What Type of Traveler Are You?

Maps and books that you can fold and touch and turn and dog-ear


Hotel and state guide apps that make travel paper free

I’m a split personality traveler, gathering my old maps for looking at the overall road trip, and adding a guide book about the Outer Banks which is probably outdated but it’s a good start for me, a first time visitor to the stretch of Outer Banks.

BUT, I have apps for all my hotel reservations that know me by my reward number and a big North Carolina online guide app that while informative, is tough to navigate. I admit to being old enough that I want to rip pages from a guide book to put in a folder so I can plan day trips and be sure not to miss a certain site. That’s hard to do with an app, unless you youngsters can give me some tips on what I could do better.

25 thoughts on “What Type of Traveler Are You?

  1. Digital 100%. Boarding passes. Maps. Reservations.

    Depending on the app, you can bookmark pages that’s just like dog-earring them. You can even put them in a folder but not a manilla one that you are used to.

    My physical maps sit in a box in the basement.

  2. I’m 50-50 because my wife is 100% analog. We always travel together and she likes her guide books and maps. I take care of the reservation apps and GPS settings but she corrects me when she looks at a physical map.

    Is your Irish testy complete?

        1. Too funny. So, to answer that question, yes, my itinerary is 100% set, but not in stone so if I don’t like where I am at any point, I can move on. Only one hotel along the way, Charlotte, did I make non-refundable pay-in-advance reservations. The difference between it and the regular rate was $125+ per night. That’s a lot of dough that could be spent buying NASCAR t-shirts!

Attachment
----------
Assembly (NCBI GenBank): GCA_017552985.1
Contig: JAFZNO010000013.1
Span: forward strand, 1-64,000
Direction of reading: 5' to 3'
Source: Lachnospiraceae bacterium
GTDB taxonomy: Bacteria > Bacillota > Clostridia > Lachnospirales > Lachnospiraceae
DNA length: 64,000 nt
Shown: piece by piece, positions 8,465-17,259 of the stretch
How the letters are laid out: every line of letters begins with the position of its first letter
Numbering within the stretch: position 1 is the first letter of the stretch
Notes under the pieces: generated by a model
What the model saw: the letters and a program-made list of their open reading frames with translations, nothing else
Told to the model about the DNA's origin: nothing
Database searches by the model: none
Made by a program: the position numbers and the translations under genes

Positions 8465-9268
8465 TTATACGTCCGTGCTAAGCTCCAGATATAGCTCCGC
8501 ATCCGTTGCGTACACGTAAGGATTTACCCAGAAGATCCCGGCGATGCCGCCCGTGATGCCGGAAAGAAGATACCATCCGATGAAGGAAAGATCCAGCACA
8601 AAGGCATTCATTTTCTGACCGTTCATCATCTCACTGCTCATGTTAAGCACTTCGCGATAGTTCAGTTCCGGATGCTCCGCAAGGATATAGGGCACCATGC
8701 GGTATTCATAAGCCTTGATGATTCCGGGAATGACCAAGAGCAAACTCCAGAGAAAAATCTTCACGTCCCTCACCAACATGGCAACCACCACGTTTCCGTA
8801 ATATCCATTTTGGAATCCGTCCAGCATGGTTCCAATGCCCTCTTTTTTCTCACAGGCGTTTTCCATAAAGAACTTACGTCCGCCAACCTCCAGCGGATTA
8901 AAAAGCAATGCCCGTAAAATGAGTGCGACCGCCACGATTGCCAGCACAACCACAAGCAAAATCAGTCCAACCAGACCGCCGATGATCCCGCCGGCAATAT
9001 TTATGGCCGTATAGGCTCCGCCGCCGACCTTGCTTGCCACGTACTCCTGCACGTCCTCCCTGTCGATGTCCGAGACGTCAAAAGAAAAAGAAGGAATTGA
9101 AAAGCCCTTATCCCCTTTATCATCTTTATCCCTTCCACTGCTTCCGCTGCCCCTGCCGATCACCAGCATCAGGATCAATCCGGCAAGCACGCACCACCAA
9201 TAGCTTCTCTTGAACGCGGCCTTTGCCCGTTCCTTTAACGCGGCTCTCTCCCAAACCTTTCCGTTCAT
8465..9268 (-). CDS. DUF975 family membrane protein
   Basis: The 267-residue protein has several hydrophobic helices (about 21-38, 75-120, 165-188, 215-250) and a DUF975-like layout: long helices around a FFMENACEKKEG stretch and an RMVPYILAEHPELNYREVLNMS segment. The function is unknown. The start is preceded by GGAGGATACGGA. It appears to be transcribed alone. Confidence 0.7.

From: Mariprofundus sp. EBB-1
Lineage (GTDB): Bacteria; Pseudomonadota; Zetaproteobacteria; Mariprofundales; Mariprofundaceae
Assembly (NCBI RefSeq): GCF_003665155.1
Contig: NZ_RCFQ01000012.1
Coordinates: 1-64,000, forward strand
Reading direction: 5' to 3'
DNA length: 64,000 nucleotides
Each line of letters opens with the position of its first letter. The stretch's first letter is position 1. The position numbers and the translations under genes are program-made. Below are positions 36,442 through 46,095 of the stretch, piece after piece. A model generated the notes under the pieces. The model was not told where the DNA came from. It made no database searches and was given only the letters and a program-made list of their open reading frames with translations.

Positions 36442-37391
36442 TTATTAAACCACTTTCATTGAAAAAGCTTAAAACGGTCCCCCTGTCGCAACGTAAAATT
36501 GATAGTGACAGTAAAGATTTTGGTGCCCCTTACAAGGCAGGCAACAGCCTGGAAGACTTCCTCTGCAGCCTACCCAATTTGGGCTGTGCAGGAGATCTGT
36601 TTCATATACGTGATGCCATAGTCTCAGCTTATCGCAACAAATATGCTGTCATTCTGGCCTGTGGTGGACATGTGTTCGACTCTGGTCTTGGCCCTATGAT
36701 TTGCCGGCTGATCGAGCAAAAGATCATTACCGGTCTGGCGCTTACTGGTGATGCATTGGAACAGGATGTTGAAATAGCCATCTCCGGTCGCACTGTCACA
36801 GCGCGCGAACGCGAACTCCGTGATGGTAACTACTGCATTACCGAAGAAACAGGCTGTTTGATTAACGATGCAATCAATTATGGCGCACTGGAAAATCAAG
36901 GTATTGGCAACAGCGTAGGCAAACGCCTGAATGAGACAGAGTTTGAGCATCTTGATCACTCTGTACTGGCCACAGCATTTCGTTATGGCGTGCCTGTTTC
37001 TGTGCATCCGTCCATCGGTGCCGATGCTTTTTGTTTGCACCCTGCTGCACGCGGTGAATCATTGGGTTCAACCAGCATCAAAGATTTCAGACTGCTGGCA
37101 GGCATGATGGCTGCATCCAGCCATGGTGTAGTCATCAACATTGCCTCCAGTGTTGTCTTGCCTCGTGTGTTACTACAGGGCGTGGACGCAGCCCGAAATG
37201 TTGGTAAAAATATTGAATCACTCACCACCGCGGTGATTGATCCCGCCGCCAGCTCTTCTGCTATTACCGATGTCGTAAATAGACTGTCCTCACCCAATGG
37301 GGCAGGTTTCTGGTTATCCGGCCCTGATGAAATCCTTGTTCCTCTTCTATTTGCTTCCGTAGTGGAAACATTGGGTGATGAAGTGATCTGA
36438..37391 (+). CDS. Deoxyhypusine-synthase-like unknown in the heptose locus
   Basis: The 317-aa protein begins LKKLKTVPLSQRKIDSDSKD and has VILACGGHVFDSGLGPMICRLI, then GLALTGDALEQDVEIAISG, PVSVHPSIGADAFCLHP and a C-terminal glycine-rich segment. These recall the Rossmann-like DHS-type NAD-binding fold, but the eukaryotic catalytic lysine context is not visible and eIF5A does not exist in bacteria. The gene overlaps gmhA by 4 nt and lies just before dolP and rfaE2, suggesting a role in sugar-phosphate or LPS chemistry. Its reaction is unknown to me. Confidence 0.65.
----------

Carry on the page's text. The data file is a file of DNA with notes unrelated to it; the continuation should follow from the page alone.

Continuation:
1. Aaah, I think most people walk through life like that – not going anywhere and letting the next day come to them. But maybe that’s not what you meant. Did I misunderstand your comment?

      1. That’s exactly what I meant. Just my sense of humor. Even so, you still got to get up in the morning, that is, unless you’ve been out on an all night bender.

  3. 75% digital, 25% analog. I can’t live without airplane ticket apps and hotel apps but am not as fond of virtual maps. Like you said, I need to turn them in my hand to see which way to head.

    The kids are 100% digital. A map to them is something that should be presented on Antiques Roadshow.

    1. My kids are all digital too and the youngest is 30. One is going back to school to get a degree in restaurant management and all her “books” are on the free new iPad that came included in the tuition. Not only is all the reading material digital, the firm that handles the iPad software for the school, downloaded all the apps she needs – note taking, capus map, her schedule. Even a iPad carrying case and Bluetooth keyboard. I figure some benefactor must have ponied up money specific to technology so each student gets that. It’s not cheap.

  4. I love maps and books for planning a trip, but am about 50-50 for the actual trip.
    Still print out tickets, hotel reservations etc as I always worry my phone will not be charged at the appropriate moment!

  5. I’ve become quite fond of using Google maps on my iPhone when I want directions. If I’ve had a chance to get an overview from a paper map first, all the better.
    I check hotel rates on line and then call the hotel directly. Often that results in a better deal.